Rewarded for staying in class
TES correspondents report on two countries which are trying to encourage a new breed of 'super teachers'
More than 50,000 Australian teachers have been promoted to advanced skills teaching positions over the past five years.
The innovative AST scheme was introduced in 1991 as the first major attempt by Australian politicians to keep the nation's top teachers in the classroom.
Under the scheme, the most experienced and expert teachers have the option of staying with their students, rather than seeking promotion out of the classroom as principals or deputy principals. They are also rewarded by pay rises that boost their salaries above that of their peers.
Another goal was that AST appointees would take on leadership functions, becoming co-ordinators of curriculum or professional development activities, as well as acting as mentors and role models to younger teachers.
The decision by state, territory and federal education ministers to establish the AST system in 1989 was the first time agreement had been reached on a national classification programme for exceptional teachers. The federal government, which had promoted the idea as part of a restructuring arrangement with the trade unions, offered the states and territories cash to meet the additional salary costs involved.
A Labor government in Victoria was first to put the AST scheme in place in 1990; it established a three-stage classification system with AST1, AST2 and AST3 positions being advertised. Initially, no quotas were placed on appointments to AST1 positions, the lowest category, and 15,000 teachers were eventually awarded the title and a $1,200 (Pounds 600) pay increase.
But cost implications meant that limits had to be imposed on the numbers who could be promoted to the other two categories.
Several other states, seeing what had happened in Victoria, decided to create only one AST class and to also set quotas. A senior official with the Australian Education Union and former president of the Victorian Secondary Teachers Association, Brian Henderson, said he believed introduction of the AST system had been highly successful, even though implementation of the scheme varied widely among the states.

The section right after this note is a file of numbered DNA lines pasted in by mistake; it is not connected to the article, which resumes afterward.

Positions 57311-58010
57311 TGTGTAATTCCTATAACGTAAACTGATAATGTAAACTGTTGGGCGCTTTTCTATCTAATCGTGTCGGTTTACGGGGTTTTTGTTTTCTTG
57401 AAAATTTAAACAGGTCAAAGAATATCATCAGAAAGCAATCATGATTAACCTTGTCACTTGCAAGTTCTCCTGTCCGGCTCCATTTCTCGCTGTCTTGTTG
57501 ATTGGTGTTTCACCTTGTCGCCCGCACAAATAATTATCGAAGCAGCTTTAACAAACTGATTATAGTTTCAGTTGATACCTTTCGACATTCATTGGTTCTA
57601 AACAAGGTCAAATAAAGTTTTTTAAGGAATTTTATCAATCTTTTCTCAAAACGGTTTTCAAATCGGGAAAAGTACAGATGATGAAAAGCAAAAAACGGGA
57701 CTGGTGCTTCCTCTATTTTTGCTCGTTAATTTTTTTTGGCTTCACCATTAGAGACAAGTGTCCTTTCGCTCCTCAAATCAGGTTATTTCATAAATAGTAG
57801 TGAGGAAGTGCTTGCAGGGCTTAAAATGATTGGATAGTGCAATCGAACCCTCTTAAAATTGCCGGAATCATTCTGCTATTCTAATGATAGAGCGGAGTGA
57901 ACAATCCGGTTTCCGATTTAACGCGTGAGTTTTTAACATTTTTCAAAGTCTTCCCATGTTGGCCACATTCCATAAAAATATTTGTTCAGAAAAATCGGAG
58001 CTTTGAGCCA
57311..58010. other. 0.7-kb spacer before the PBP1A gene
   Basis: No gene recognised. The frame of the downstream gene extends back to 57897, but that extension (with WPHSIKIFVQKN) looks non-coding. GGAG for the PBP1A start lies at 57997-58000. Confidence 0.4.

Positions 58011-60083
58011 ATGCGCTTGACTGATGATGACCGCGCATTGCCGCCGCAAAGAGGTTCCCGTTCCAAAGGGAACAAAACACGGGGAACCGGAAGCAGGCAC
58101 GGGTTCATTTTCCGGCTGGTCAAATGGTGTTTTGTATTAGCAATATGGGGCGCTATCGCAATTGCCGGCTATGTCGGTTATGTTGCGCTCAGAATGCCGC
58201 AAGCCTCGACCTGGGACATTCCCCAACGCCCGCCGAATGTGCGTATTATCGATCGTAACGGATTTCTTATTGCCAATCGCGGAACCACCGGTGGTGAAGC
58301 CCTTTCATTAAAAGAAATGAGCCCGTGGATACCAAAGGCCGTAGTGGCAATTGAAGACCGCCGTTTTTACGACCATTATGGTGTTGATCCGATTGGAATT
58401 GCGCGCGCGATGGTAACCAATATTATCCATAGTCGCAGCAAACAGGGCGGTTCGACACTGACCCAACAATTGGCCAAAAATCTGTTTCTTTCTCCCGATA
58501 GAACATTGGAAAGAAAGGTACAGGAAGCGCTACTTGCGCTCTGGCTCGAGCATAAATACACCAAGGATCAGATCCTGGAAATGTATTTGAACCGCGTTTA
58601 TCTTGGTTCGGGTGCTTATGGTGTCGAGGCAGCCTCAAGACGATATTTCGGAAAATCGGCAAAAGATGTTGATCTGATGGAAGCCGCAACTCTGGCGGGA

Mr Henderson said anecdotal evidence indicated that the best teachers in schools were applying for AST positions and being appointed.
But Lawrence Ingvarson, a senior lecturer in education at Monash University in Melbourne, described the scheme as a splendid concept which had failed because it had been introduced badly. In New South Wales, for example, the state education department created 7,000 AST positions but then tied them to hard-to-staff schools as a way of encouraging experienced teachers to move.
"The state education systems tried to manipulate the scheme to solve their own problems and did not set up valid evaluation processes or a valid set of teaching standards," Mr Ingvarson said. "Bureaucrats under-estimated the work needed to develop standards and ways of evaluating teacher performance. "
He said the basis of the scheme was to provide extra pay for better work, not just for extra work as is customary under the career structures available to most Australian teachers. But teacher unions had resisted the introduction of performance appraisal and used the scheme largely as a means of achieving pay rises for a significant proportion of their members.
"You need an outside professional body to evaluate teacher performance and give them a stamp of approval. There is simply not the expertise in schools to do that properly," Mr Ingvarson said.